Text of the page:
I'm aware of that, and stated it in my post.

Did you mean adjustable buttpad? I've never seen an adjustable comb on a shotgun.

ETA-- I've always found it easier to shoot with a stock that's too short than one that's too long.
Link Posted: 4/18/2008 7:43:44 PM EDT
[Last Edit: 4/18/2008 7:51:22 PM EDT by EKUJustice]
Yes adjustible comb.  They actually the the comb and install hardware that allows the comb to move up down left or right.  That is what adjusts how high and horizontaly the gun shoots.  The adjustible but pad dosen't do that.  It is more go get the gun to fit your shoulder pocket etc.  The comb is where the poi impact is determined. The butpad simply raises the entire gun which dosen't make it shoot differently as the eye bead relationship is the same the gun just is higher on the sholder (which can help with helping keep the head on the stock).  The way to make it shoot higher is to raise the rear sight ie eye by raising the comb.  The comb cost about 150 bucks and is the best investment out there.   Go to some of the bigger Skeet/trap shoots in the state and they are all over the place and most of the serious shooters will have one.  Most shooters unless real small don't need any shorter than the standard remington stock length which isnt real long to begin with.


Cutting his stock shorter won't move the eye at all as the trap stock is a parallell comb monte carlo stock not a sloping comb stock
Link Posted: 4/18/2008 7:43:56 PM EDT
If you're seeing rib- you are going to shoot high.

When you say the beads "don't line up" are you trying to "figure 8" them one on top of the other - or do you mean you are merely seeing the mid rib bead not in alignment with the front bead?

(I tend to be a bead cruncher - rather than a bead stacker) superimposing the mid bead into the front bead, and quite frankly, don't need a mid bead at all.

My gun is an 1100 which is the same shape and profile as the 870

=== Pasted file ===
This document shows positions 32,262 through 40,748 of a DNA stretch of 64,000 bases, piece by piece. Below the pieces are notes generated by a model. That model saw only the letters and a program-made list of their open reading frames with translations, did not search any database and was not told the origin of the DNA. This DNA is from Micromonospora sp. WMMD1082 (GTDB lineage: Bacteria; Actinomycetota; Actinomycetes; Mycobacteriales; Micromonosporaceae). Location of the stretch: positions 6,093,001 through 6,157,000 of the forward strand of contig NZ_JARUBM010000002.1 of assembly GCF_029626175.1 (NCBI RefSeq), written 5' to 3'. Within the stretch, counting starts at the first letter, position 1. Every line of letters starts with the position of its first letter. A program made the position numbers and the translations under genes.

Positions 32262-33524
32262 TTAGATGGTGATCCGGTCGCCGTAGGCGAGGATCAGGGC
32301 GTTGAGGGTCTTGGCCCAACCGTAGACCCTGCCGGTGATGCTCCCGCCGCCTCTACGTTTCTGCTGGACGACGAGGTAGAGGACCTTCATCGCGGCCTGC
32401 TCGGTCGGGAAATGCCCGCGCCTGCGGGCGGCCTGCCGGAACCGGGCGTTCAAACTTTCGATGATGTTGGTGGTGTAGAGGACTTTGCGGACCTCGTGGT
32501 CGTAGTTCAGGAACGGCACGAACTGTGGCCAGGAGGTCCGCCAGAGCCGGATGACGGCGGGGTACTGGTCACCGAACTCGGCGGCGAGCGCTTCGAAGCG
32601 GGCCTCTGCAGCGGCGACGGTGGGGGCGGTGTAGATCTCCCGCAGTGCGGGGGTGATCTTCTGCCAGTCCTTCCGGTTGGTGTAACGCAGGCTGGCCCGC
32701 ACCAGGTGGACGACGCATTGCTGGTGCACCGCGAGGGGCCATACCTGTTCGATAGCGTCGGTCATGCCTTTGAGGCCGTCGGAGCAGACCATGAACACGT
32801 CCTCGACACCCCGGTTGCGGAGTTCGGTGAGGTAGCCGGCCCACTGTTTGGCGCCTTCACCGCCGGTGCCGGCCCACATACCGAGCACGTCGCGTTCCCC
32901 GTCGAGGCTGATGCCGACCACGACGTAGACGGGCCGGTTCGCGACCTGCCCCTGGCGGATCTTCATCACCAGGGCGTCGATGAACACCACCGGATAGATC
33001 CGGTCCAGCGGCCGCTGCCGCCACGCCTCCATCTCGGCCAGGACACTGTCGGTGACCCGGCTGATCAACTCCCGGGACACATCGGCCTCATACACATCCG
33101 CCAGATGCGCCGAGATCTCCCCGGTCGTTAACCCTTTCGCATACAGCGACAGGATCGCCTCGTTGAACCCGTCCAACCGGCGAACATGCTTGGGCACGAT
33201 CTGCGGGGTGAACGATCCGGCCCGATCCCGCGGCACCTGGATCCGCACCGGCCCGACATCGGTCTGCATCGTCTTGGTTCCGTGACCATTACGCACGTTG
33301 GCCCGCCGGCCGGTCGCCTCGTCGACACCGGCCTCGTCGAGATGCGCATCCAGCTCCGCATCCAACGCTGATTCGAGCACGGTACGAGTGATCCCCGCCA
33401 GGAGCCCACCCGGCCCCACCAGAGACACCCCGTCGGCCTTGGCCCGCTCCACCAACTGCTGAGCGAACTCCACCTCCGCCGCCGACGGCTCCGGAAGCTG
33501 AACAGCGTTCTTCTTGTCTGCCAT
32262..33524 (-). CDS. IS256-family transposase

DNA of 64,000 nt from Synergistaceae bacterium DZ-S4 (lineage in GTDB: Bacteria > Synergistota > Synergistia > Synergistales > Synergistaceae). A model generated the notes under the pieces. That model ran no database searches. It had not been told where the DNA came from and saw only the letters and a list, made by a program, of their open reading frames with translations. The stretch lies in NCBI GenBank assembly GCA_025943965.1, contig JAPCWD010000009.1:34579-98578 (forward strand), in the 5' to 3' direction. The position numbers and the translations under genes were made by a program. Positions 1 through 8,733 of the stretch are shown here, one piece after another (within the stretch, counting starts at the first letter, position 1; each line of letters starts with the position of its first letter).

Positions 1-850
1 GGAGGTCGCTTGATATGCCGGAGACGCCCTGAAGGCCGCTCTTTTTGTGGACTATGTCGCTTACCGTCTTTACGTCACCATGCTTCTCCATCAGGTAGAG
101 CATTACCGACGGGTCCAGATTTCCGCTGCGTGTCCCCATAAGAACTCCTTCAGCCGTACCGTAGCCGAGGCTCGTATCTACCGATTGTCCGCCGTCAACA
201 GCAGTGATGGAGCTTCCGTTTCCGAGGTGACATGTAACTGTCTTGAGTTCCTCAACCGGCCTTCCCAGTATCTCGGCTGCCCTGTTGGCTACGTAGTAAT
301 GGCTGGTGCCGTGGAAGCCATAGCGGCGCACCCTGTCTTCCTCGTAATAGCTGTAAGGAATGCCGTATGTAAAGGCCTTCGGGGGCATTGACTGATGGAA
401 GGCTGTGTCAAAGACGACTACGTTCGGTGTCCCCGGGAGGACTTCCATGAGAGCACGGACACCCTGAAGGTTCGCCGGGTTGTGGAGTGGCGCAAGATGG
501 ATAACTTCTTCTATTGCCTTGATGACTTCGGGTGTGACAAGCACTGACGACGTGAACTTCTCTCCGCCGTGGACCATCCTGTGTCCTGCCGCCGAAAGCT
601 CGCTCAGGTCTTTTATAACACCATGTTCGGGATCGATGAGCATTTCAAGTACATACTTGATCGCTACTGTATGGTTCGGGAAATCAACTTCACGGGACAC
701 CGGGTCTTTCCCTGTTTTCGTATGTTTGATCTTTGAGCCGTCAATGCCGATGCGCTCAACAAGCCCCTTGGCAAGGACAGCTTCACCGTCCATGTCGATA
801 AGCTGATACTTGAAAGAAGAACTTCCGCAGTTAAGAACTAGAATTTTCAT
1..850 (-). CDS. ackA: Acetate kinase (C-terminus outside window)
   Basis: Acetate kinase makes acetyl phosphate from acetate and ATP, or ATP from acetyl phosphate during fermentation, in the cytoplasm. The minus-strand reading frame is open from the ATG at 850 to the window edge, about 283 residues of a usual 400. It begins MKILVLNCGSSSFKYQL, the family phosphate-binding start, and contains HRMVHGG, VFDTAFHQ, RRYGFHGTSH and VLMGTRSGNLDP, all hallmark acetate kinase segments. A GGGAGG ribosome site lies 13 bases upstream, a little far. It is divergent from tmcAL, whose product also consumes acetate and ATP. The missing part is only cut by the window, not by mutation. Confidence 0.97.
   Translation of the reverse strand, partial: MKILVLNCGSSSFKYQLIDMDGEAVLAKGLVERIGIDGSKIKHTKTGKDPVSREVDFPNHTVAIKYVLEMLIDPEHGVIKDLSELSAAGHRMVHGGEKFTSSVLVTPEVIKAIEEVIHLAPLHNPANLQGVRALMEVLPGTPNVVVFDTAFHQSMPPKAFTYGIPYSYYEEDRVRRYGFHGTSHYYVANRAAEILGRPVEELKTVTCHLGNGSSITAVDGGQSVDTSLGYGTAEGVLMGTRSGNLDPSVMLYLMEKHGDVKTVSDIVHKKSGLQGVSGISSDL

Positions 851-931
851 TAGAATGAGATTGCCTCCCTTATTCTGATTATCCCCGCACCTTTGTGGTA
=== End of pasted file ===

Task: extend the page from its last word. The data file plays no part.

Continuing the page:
Link Posted: 4/18/2008 7:45:05 PM EDT
[Last Edit: 4/18/2008 7:47:07 PM EDT by steveinct]
Swap another 870 trap barrel on it from an older gun if you can find someone with one and see if the beads line up right. I wouldn't put it past Remington to drill the hole in the top of the rib in the wrong spot

I've also found in my experience of 25+ years of ATA shooting (and I am in class AA with a 27 yard handicap) that "stacking" or figure 8 beads is not a good shooting habit.

Doing that takes your eyes off the TARGET and makes you shoot artificially high.
Link Posted: 4/18/2008 7:54:05 PM EDT
I agree the mid bead is not necessary, the one that came on my Krieghoff is long gone
Link Posted: 4/19/2008 7:03:34 AM EDT

Originally Posted By steveinct:
Swap another 870 trap barrel on it from an older gun if you can find someone with one and see if the beads line up right. I wouldn't put it past Remington to drill the hole in the top of the rib in the wrong spot

I've also found in my experience of 25+ years of ATA shooting (and I am in class AA with a 27 yard handicap) that "stacking" or figure 8 beads is not a good shooting habit.

Doing that takes your eyes off the TARGET and makes you shoot artificially high.


+1

I'm sure I'm not as good as this guy, but I shot trap long enough to know that keeping your head on the stock and your eye on the bird is more important than how the beads line up.
Link Posted: 4/19/2008 3:33:12 PM EDT
I finally got out and shot the gun today. I shot 75 or so rounds total and missed 3 birds. Now this was pretty informal as a buddy and I went to the range and used my small thrower, and it does not push them anywhere close to the speed of a trap house. I found myself worrying more about the bird than looking at my sight beads. I was pleased overall. My cheek is a little sore from the high comb though. Still getting used to it. The gun is not to short, I am 6' 3" with big long gorilla arms and a long LOP is nice. It's 14 1/4" on the Remington. I am going to join a team at a local sportsmens club and shoot most of the summer. I have never shot on team before, always just informal stuff, so it should be an interesting learning experience. Thanks for all of the tips.

Jim
Link Posted: 4/19/2008 4:59:14 PM EDT
If your cheek is a little sore I would look at the pitch of the stock.  The parallell comb shouldn't hit you in the cheek if the pitch is correct.  Try loosening the pad and insert some cardboard shims(shell box cardboard works great) a the top of the pad right below the screw and tighten it back up.  About 4-5 thicknesses should be a good start.  If it works there are pad spacers that do the same thing but this is a good cheap way to see what you need